Here’s an absurd little factoid: Public speaking is the number one fear of Americans (with heights and bugs trailing close behind) while DEATH didn’t even make the top 10. Around the world, depending on the country, the placement of both of these fears vary from list to list (with spiders and snakes taking the top two spots globally) but oddly enough, you never find death occupying the number one spot.
Take a moment to think about that. How is it that DEATH — the imminent, unavoidable one-way trip into what very well could be the end of each of us for all time — is not the number one fear everywhere?
Either there’s a long-engrained generational white-washing of religious faith at play, or people simply aren’t thinking about it. Okay, it’s both. We’re either out there appeasing ourselves with weekly, daily — sometimes even hourly — visits to our respective houses of worship, or we’re cluttering our minds and filling our lives with junky garbage (salad shooters and sneakers with lights in them, anyone?) in order to keep from contemplating the terrible void we will all one day find ourselves staring straight into.
The most tragic, sardonic thing about it is the double-edged blade it truly is. Most of us will fall straight into that void, realizing only mid-tumble how we spent most of our lives missing most of our lives.
Somewhere inside we all know this, I think, but we are so terrified of looking at it that we simply can’t. We embed ourselves in the busyness of life, the fear-drenched faiths of our parents and the obsessions of the culture all because we can’t look at this one, simple, unalterable law of the universe.
But what would happen if we could? What would happen if we could really sit down and contemplate our imminent non-existence? Even more so, if we could look at what we’re presently doing through the eye of this terrifying reverse-telescope? What would we change?
Chances are, most things. This is the truth of it. It’s a safe assumption to say that the majority of us are not living the lives we know we could be. Or should be.
And we know it.
Yet, how to get out of it? There are bills to pay, responsibilities to fulfill, fears to pander to and needs to succumb to. It is simple enough to wax philosophic about all of it, but how does one actually manage to bring something as terrifying as DEATH into the picture in order to free themselves from the self-imposed shackles of life?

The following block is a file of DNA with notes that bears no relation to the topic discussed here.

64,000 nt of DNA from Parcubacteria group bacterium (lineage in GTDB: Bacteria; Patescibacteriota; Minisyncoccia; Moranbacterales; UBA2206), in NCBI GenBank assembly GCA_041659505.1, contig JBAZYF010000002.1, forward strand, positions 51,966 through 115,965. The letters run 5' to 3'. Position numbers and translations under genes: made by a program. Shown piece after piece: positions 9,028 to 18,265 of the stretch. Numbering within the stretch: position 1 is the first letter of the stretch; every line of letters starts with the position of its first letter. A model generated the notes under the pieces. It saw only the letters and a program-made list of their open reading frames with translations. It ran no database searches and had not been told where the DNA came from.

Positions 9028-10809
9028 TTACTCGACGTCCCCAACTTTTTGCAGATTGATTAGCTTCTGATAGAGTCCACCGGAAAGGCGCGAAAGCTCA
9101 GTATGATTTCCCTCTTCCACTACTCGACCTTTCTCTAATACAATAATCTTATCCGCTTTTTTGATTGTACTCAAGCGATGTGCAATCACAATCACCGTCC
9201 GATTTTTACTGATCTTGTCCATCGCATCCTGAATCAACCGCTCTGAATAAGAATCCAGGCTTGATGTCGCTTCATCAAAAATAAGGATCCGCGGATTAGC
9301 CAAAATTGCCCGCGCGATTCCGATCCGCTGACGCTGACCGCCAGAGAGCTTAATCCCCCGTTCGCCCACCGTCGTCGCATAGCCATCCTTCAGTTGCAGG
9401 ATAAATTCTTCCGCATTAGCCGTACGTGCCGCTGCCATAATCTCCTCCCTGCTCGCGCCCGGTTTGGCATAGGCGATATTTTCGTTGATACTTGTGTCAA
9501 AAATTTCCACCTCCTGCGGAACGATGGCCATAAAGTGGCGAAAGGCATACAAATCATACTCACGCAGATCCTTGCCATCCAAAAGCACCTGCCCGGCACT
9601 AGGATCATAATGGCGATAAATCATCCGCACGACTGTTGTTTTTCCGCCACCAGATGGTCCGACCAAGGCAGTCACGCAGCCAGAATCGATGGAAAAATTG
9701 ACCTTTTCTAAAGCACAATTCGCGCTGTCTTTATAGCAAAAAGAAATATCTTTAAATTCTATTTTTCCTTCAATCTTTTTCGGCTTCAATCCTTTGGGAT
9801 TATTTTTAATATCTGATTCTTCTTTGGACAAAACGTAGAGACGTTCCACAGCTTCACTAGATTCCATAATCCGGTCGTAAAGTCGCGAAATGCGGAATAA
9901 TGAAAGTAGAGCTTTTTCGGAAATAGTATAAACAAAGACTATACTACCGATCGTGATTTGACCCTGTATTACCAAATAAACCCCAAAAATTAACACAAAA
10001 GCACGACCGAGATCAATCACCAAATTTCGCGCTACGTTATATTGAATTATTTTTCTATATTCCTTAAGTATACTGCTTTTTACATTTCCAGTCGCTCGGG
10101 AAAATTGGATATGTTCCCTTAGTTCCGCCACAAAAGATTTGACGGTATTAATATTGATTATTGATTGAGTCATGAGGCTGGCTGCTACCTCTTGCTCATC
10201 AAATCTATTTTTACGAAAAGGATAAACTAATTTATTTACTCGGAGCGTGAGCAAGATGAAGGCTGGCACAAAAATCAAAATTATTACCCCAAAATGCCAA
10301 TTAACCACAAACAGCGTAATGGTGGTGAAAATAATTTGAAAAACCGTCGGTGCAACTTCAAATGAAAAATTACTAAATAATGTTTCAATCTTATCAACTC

It’s actually quite simple: we relax. We take a moment to look around and realize that death is built into the very fabric of everything in existence. It is an absolutely integral part of life. There is nothing that is not born and nothing that does not die. A simple walk in nature reminds us of this– rotting matter turns into new growth everywhere. Birth and death intertwine in the natural world with a symbiotic ease that finds them inseparable. So too is it apparent in the cracks and fissures that creep through all the structures we’ve created. End-dates are built in at the time of creation, in order that we consider the expiry as it approaches. Without death, nothing could be.
It’s the same for you and me. From the moment we’re born we begin to die.
Shouldn’t we use this knowledge as a way to truly live? Doing so is a very powerful form of mindfulness, expanding your awareness enough to view the actions you’re taking, the words your speaking and even the thoughts you’re thinking from a vantage point of being recently deceased.
I’m serious. See if you can do it. Pretend you’ve just died and are currently reviewing the present place you are at in life. Are you happy with what you find?
If not, begin to reverse the paradigm. Start with the thoughts you’re thinking: drop the useless ones (in other words, notice them but don’t feed them– they’ll eventually go away, and if they don’t, then DO something about them) and ride the good ones to better places. Then move to words: speak the truth, but do it kindly. Empower yourself and others with the tool of language. And finally, take action. DO something the dead you would be proud of. Even if it’s just a little thing. Take a chance. Forget what others are thinking and go with what feels right. Learn something new. Stand up for yourself. Take a trip. Whatever it is you know you should do.
In the eye of death, very little of what we think currently matters actually does. Don’t wait to realize this on your death-bed. Take a moment everyday, instead, to dawn your dead self and remember it. If you can manage this, and set about changing your personal patterns in accordance to it, however slowly, it may just end up leading you to an amazing life.